# Question 38276

Jan 3, 2018

Here's what I got.

#### Explanation:

Right from the start, the fact that equilibrium constant is so small compared with $1$ tells you that, at this temperature, most of the hydrogen bromide present in the reaction vessel will not dissociate to produce hydrogen gas and bromine gas.

${K}_{c} \text{ << " 1 " "=>" " "the equilibrium lies far to the left}$

In other words, at this temperature, the equilibrium concentration of hydrogen bromide will be significantly higher than the equilibrium concentrations of the two products.

The balanced chemical equation that describes this equilibrium looks like this

$2 {\text{HBr"_ ((g)) rightleftharpoons "H"_ (2(g)) + "Br}}_{2 \left(g\right)}$

By definition, the equilibrium constant is equal to

${K}_{c} = \left({\left[\text{H"_2] * ["Br"_2])/(["HBr}\right]}^{2}\right)$

Now, you know that you're starting with

["HBr"]_ 0 = 1.2 * 10^(-3)color(white)(.)"M"

As you can see, in order for the reaction to produce $1$ mole of hydrogen gas and $1$ mole of bromine gas, it must consume $2$ moles of hydrogen bromide.

This means that if you take $x$ $\text{M}$ to be the equilibrium concentration of hydrogen gas, you can say that

["Br"_2] = ["H"_2] = xcolor(white)(.)"M"

and

${\left[\text{HBr"] = ["HBr}\right]}_{0} - 2 x$

This means that the equilibrium constant can be written as

${K}_{c} = \frac{x \cdot x}{1.2 \cdot {10}^{- 3} - 2 x}$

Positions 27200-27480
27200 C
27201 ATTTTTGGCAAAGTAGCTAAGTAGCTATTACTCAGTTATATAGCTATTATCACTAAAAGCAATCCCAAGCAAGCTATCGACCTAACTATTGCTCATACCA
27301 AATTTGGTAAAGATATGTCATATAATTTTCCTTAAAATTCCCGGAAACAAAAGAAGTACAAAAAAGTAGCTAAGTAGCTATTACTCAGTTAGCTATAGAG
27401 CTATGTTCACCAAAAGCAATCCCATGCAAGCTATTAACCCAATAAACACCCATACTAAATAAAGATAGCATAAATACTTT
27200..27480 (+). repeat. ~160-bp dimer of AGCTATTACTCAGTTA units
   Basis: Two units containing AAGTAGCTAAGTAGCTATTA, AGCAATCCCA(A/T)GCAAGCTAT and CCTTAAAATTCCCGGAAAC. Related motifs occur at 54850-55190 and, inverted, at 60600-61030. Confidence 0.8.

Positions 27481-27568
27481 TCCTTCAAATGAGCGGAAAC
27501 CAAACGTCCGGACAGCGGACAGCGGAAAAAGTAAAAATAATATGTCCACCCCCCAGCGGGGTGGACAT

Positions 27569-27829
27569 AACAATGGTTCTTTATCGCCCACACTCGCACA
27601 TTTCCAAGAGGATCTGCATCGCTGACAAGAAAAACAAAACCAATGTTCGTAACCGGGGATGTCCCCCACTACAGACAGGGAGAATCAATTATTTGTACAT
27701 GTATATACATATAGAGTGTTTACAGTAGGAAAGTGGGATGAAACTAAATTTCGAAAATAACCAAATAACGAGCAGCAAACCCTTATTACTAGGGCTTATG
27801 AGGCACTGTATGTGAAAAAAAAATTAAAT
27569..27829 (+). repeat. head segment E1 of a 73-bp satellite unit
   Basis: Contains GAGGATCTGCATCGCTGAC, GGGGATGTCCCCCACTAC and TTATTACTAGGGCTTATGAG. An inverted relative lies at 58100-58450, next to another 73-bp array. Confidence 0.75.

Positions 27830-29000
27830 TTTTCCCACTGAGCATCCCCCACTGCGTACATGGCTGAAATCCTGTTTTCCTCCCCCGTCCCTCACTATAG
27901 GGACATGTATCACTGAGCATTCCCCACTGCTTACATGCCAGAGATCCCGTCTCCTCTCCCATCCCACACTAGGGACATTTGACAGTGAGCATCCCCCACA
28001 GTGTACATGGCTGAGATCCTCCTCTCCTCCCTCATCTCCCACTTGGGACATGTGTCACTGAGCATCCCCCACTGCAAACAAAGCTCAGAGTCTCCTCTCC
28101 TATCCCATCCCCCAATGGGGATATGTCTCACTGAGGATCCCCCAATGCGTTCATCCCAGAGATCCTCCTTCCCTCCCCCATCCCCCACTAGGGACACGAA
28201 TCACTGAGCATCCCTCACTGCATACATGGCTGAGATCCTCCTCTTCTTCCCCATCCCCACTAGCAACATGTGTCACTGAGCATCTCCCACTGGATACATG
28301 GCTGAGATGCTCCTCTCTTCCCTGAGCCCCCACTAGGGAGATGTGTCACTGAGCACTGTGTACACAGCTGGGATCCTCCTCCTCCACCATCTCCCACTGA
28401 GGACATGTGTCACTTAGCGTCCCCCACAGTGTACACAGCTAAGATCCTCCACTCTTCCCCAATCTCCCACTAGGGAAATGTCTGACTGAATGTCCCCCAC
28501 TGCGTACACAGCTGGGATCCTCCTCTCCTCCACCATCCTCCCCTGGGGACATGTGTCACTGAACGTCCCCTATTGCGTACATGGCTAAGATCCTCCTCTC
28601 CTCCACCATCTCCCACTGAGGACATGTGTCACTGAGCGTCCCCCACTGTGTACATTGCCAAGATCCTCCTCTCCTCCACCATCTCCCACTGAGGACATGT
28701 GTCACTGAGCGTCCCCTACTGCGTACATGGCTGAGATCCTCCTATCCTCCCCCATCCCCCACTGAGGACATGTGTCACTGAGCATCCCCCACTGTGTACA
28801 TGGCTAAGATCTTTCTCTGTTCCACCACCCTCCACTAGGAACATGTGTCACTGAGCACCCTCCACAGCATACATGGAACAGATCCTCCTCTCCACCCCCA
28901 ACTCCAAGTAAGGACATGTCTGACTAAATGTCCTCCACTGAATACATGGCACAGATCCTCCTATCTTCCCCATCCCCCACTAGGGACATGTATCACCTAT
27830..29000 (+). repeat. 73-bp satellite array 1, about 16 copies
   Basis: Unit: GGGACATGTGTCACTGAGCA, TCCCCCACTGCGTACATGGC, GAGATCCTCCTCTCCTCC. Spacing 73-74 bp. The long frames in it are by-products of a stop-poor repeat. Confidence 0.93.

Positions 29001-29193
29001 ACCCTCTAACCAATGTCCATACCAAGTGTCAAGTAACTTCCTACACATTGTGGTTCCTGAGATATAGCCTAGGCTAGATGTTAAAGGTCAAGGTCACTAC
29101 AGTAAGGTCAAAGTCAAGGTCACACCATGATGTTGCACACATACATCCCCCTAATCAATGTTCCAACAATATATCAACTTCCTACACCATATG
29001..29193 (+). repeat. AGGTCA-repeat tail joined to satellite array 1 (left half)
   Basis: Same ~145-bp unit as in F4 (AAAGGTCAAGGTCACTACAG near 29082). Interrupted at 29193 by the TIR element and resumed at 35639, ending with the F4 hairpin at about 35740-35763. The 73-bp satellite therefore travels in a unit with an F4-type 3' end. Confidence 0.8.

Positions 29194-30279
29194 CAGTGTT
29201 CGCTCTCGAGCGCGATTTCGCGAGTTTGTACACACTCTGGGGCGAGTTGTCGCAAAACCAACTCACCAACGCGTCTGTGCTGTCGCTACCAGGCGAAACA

$7.7 \cdot {10}^{- 11} = {x}^{2} / \left(1.2 \cdot {10}^{- 3} - 2 x\right)$

Now, because the equilibrium constant is so small compared to the initial concentration of hydrogen bromide, you can use the approximation

$1.2 \cdot {10}^{- 3} - 2 x \approx 1.2 \cdot {10}^{- 3}$

This means that you have

7.7 * 10^(-11) = x^2/(1.2 * 10^(-3)

which gets you

$x = \sqrt{7.7 \cdot {10}^{- 11} \cdot 1.2 \cdot {10}^{- 3}} = 3.0 \cdot {10}^{- 7}$

You can thus say that the equilibrium concentrations of the three species will be

["H"_2] = 3.0 * 10^(-7)color(white)(.)"M"

["Br"_2] = 3.0 * 10^(-7)color(white)(.)"M"

["HBr"] = 1.2 * 10^(-3)color(white)(.)"M" - 2 * 3.0 * 10^(-7)color(white)(.)"M"

color(white)(["HBr"])= 1.1994 * 10^(-3)color(white)(.)"M" ~~ 1.2 * 10^(-3)color(white)(.)"M"

The equilibrium concentrations of hydrogen gas and hydrogen gas are rounded to two sig figs and the equilibrium concentration of hydrogen bromide is rounded to one decimal place.

To find the percent decomposition of hydrogen chloride, simply compare the initial concentration of the compound and the concentration that dissociated, i.e. $2 \cdot 3.0 \cdot {10}^{- 3}$ $\text{M}$.

"% decomposition" = (2 * 3.0 * 10^(-7)color(red)(cancel(color(black)("M"))))/(1.2 * 10^(-3)color(red)(cancel(color(black)("M")))) xx 100%

"% decomposition" = 0.050%#

The answer is rounded to two sig figs.

This tells you that for every $\text{10,000}$ molecules of hydrogen bromide present in the reaction vessel, only $5$ molecules will dissociate to produce hydrogen gas and bromine gas.